They can be almost triangular or arched in appearance. You may also see a series of small dots or lines. This is where bubbles were trapped during manufacture.
These types of markings aren’t exclusive to bottles made in molds. Mouth-blown bottles may have similar lines if they were cooled quickly after being removed from an annealing oven. You should take note that mouth-blown and molded bottles can have identical markings.
Several marks will help you identify glass bottles, but the first step should be learning to identify a glass maker’s mark. For example, New England Glass Co. is well known for its NEG Co logo.
The bottles they produce will include an embossed glass makers’ mark in addition to a copyright symbol at the bottom. It’s easy to remember; just think NEG!
If you’re familiar with these marks, it can cut down on your research time. Luckily, most bottles were produced in only a few decades. So if your bottle was made before the 1870s, you probably don’t need to worry about who made it.
Recognition of the Bottom Markings of Glass Bottles
The bottom markings for these containers are white or yellow-and-black diamonds. They’re formed in a grid pattern with four lines radiating from one point in each corner.
These lines don’t cross, and there is one space between each line and the point on each diamond’s side. The only exception is the fourth line, which is joined at its midpoint by a horizontal bar through its center. This is a simple way to recognize the bottom markings of glass bottles based on their anatomy.
(on bottom) This marking is found on narrow-necked bottles, indicating that a heel was used in manufacture. A large letter H (for heel) will be printed on one side of the bottle. An inverted T (for the tool) will be found on the other.
The more minor marks might not even appear if you’re using plain old window glass or regular clear glass. You’ll have to use high-quality flint glass.
To read these markings, rotate your bottle until you see two straight lines running from one side toward another. Make sure you look at bottles from different angles since some heel markings are visible only from certain viewpoints.
Businesses have several different methods they can use to measure success. One popular approach is called “measuring what’s on top.” This strategy looks at customer acquisition and conversion rates to determine which marketing channels drive results.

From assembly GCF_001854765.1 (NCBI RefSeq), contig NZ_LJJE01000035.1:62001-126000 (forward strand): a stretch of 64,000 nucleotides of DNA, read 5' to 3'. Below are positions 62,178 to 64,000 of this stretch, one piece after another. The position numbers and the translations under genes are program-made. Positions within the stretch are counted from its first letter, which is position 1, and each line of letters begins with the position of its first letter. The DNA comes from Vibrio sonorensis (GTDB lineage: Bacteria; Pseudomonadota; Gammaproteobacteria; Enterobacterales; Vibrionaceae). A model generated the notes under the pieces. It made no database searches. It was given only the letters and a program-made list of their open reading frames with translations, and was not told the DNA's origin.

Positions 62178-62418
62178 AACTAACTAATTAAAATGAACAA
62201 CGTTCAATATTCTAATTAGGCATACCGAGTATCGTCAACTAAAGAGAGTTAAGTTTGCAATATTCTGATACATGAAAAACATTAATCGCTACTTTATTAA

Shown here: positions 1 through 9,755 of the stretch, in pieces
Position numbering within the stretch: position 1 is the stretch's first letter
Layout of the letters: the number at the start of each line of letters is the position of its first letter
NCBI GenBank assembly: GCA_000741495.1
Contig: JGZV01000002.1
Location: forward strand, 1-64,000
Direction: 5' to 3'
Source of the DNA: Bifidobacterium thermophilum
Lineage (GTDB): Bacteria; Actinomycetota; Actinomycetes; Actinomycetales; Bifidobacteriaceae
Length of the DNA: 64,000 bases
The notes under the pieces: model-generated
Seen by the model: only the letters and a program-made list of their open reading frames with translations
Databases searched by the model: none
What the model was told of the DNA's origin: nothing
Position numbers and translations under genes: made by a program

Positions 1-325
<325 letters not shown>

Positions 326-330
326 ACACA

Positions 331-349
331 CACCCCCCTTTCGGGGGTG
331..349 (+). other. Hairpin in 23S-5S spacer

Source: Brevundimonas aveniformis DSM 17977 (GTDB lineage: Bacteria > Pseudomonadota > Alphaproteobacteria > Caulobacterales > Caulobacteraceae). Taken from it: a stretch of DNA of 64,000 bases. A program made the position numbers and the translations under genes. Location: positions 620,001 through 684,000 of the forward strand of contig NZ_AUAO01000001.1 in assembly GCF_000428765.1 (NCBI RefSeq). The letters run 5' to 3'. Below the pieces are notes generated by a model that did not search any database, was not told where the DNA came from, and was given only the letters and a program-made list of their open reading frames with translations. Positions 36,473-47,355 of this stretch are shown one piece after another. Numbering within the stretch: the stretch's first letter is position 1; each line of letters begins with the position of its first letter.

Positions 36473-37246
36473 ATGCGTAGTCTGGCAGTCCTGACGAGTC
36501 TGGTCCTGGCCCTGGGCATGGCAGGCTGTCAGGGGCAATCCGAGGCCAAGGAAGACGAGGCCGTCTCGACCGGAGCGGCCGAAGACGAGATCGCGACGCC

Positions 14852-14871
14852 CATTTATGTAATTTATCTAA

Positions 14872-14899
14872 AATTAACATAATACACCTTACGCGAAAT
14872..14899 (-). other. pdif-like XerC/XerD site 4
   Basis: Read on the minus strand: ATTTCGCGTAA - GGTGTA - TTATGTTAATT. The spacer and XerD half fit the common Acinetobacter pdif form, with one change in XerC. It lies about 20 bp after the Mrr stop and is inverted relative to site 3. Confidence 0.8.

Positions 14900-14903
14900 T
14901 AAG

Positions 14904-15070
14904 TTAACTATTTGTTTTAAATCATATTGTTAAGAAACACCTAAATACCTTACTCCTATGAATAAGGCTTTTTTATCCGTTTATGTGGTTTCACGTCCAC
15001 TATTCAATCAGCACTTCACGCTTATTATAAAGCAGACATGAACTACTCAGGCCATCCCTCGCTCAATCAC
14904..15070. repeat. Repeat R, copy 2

However, companies also need a baseline metric that tracks overall performance, even when things aren’t going according to plan. This type of measurement is known as KPI: Key Performance Indicator. This is a metric that helps you make decisions based on company goals and requirements.
The bottom markings on glass bottles are often used as a KPI. That’s because they provide insight into whether or not your products were exposed to hot temperatures over time. If bottom markings can be read, then it means there was no exposure.
The base is usually thick and, due to its larger size, is usually attached to an indentation on one side. Usually, bottles have round bases, but they can also be diamond-shaped (Florence flasks) or oval-shaped (commonly called Liverpool bottles).
The base is fundamental in identifying a bottle. You can often tell if a bottle has been turned over by looking at its base.
if it’s not natural but was cut into shape, it will be flat on top. Air will also be visible under it when placed upright. This helps determine if a bottle has been turned over before.
The Value of the Bottom Markings of Glass Bottles
If you have a collection of bottles and want to know if they are made in the USA, UK, or Europe and how much they are worth. The bottom of each glass bottle has a small number like 5124 that tells us where it was made. This is known as the bottom markings number.
There were two major countries where glass bottles were made: England and America. So learning how to identify marks on the bottom can tell you where your bottle was made. It can also show which country it comes from, and what year it was produced.
In the end, all this information will even make your bottle more valuable! Below is some information about some of the most expensive antique bottles that were ever sold:
Four Bottles of Blob Top Weiss Beer
These four bottles are of different colors, with one of them still retaining a Weiss enclosure. They are characterized by the design at the top of the bottles, which is known as a ‘blop top’. They all got sold for $180.
3 Labeled Bottles of Lemp Beer
These 3, 12-inch bottles of Lemp beer come with their labels. Although their labels aren’t in mint condition, they’re still legible, and it reads, ‘Lemp Buck’, ‘Lemp Extra Pale’, and ‘Lemp Tally’. These 3 bottles got sold for $300.
The Dr. J. Cornwall Beer Bottle
Collectors value this bottle highly because it contains the name of its brewery-Dr. J. Cornwall Brewing Company. It also offers the location of the brewery, which is in St Louis, Missouri. This bottle has a little chipping at the top, along with natural air bubbles; it got sold for $420.
National Bridge White Beer Bottles
The design of the bottle top is very rare, while the bottles themselves have no cracks or chips. They were both sold for $2700 because of their value.
Where to Buy the Bottom Markings of Glass Bottles
To ensure you’re buying authentic, high-quality bottoms of glass bottles, you must buy from a licensed and certified vendor. Never shop online unless you know and trust your seller. Please do some research by reading reviews, checking their license information, etc.
Once you’ve verified that they are legitimate, search for products that interest you – and order! To get started quickly, try an auction website like eBay.
You can also do a general search on Google for ” bottoms of glass bottles or bottom markings for bottles.” Your results will be immediate and easy to identify.
Today I went over a quick overview of identifying typical markings on glass bottles. I explained how mold numbers help identify when and where a bottle was made, and whether it is an original piece. The mold numbers will show what type of bottle it is and if it’s indeed a piece of antique glass.